M: During the month of Ramadan, Muslims won’t eat or drink between sunrise and sunset. This is called fasting and is important during Ramadan as it allows Muslims to devote themselves to their faith and come closer to Allah, or God.

Fasting is one of the Five Pillars of Islam, which form the basis of how Muslims live their lives. Ramadan is the ninth month of the Islamic calendar, but the date changes each year because the Islamic calendar is based on the cycles of the moon.

CB: What does Ramadan represent for you?

M: Ramadan is a time for spiritual reflection, prayer, doing good deeds and spending time with family and friends. Unfortunately, I cannot spend time with my family anymore as they have passed away but I am surrounded by friends.

CB: How do you feel during fasting?

M: Fasting is not easy and I usually have a meal just before sunrise and another directly after sunset. Before going to sleep I drink milk mixed with water.

CB: What do you do at the end of the fast each day?

M: When the sun has gone down – families and friends will get together for iftar to break their fast. Very often we also go to the mosque to pray.

CB: Does everybody fast?

M: No, not everybody fasts during Ramadan. Children, pregnant women, the elderly and those who are ill or who are travelling don’t have to fast.

CB: What happens when Ramadan ends?

M: There is a special three-day festival to mark the end of Ramadan. This is called Eid al-Fitr – the Festival of the Breaking of the Fast. It begins when the first sight of the new moon is seen in the sky.

Muslims will not only celebrate the end of fasting, but will also thank Allah for the help and strength that He gave them throughout the previous month.

asphaleia care provides housing services for UASC (unaccompanied asylum seeking children) in West Sussex, West London, and Croydon.

 

Charity Shopping in Kent with our Outreach Service

June 26th, 2018

This week in Kent we have been visiting charity shops as part of a budgeting session. These sessions tend to be interactive practical sessions in which we think of various ways we can save money. Charity shops are often a new concept to the young people most are pleasantly surprised at the hidden treasures that can be found within. As well as how much money can be saved buying clothing, furniture and household items from them.

      

Another part of the budgeting session includes writing a budgeting plan to highlight other areas in which money can be saved. Mobile phones are often an area in which money can be saved and so we look at various network deals and work out which would be the most practical and best value for the young person. Hopefully, following these sessions, the young people become more money conscious and a little more savvy at hunting out those bargains.

Referrals are being taken for Outreach support, for enquiries please email referrals@asphaleia.co.uk. This service provides one to one support for young Asylum Seekers and Refugees, teaching them independent living and self care skills. The topics covered vary depending on the areas that the young person requires support with, thereby creating a package of outreach support that is tailored to meet individual targets and goals.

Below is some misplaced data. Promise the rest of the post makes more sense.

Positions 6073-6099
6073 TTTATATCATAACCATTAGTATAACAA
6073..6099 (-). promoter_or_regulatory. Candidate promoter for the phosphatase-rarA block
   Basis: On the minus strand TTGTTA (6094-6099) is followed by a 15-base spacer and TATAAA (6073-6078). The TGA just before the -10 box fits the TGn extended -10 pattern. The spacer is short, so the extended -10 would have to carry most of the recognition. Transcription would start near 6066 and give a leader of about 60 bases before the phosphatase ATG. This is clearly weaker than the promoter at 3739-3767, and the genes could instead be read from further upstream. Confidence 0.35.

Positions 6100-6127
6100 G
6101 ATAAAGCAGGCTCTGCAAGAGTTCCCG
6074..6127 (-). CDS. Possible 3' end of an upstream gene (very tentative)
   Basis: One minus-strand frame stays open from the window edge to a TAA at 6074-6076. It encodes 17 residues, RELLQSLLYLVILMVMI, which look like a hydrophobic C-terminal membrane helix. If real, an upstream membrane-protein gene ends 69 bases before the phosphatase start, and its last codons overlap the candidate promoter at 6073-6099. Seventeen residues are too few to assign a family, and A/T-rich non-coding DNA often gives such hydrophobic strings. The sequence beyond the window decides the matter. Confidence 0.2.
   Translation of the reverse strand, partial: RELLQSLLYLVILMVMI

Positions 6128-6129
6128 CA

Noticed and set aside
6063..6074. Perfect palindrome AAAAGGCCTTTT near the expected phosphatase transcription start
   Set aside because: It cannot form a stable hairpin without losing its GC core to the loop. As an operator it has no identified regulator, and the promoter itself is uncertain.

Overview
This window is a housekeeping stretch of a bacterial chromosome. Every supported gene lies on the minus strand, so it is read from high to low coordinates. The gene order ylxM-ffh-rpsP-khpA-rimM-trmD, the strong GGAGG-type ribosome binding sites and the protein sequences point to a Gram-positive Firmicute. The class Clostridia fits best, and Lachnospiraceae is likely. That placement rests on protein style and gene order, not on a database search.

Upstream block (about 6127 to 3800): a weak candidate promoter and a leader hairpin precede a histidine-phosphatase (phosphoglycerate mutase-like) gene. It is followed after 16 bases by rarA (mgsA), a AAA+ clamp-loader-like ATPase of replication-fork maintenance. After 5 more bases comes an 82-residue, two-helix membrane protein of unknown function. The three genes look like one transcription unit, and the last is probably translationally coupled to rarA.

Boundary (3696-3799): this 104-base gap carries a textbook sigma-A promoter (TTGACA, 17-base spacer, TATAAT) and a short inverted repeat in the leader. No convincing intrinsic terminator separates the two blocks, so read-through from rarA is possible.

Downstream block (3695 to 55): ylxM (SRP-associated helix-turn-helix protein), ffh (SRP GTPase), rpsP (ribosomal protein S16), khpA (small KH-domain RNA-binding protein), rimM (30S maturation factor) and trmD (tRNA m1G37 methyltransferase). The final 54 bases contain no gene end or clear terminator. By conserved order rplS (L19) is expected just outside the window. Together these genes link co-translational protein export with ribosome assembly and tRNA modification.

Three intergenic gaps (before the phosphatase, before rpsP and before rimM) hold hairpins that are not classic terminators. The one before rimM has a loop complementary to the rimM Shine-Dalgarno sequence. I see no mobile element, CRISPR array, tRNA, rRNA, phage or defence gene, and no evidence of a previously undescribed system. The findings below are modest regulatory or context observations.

Facebook Tops List of Sites Used for Online Grooming

June 18th, 2018

Figures show that since April 2017:

  • 32.6% of grooming cases involved the use of Facebook
  • 18.8% of grooming cases used the Facebook owned apps Instagram and WhatsApp
  • The second most-used app in grooming cases was Snapchat.1

Figures released by the Home Office on 26th April 2018 show that the total number of police-recorded grooming offences for the first 9 months of 2016/17, including both the offence of meeting a child following grooming and the new offence of sexual communication with a child, was 2,966. (NSPCC, 2018)

Here are some tips for keeping yourself safe online:

  • Don’t post any personal information online – like your address, email address or mobile number.
  • Think carefully before posting pictures or videos of yourself.  Once you’ve put  a picture of yourself online most people can see it and may be able to download it, it’s not just yours anymore.
  • Keep your privacy settings as high as possible.
  • Never give out your passwords.
  • Don’t befriend people you don’t know.
  • Don’t meet up with people you’ve met online.  Speak to your parent or carer about people suggesting you do.
  • Remember that not everyone online is who they say they are.
  • Think carefully about what you say before you post something online.
  • Respect other people’s views, even if you don’t agree with someone else’s views doesn’t mean you need to be rude.
  • If you see something online that makes you feel uncomfortable, unsafe or worried: leave the website, turn off your computer if you want to and tell a trusted adult immediately.

 If you are a young person, carer or professional and need further support with keeping children and young people safe online, please contact headoffice@asphaleia.co.uk for more information or to speak with one of our SAFE project workers based in Worthing, London and Kent.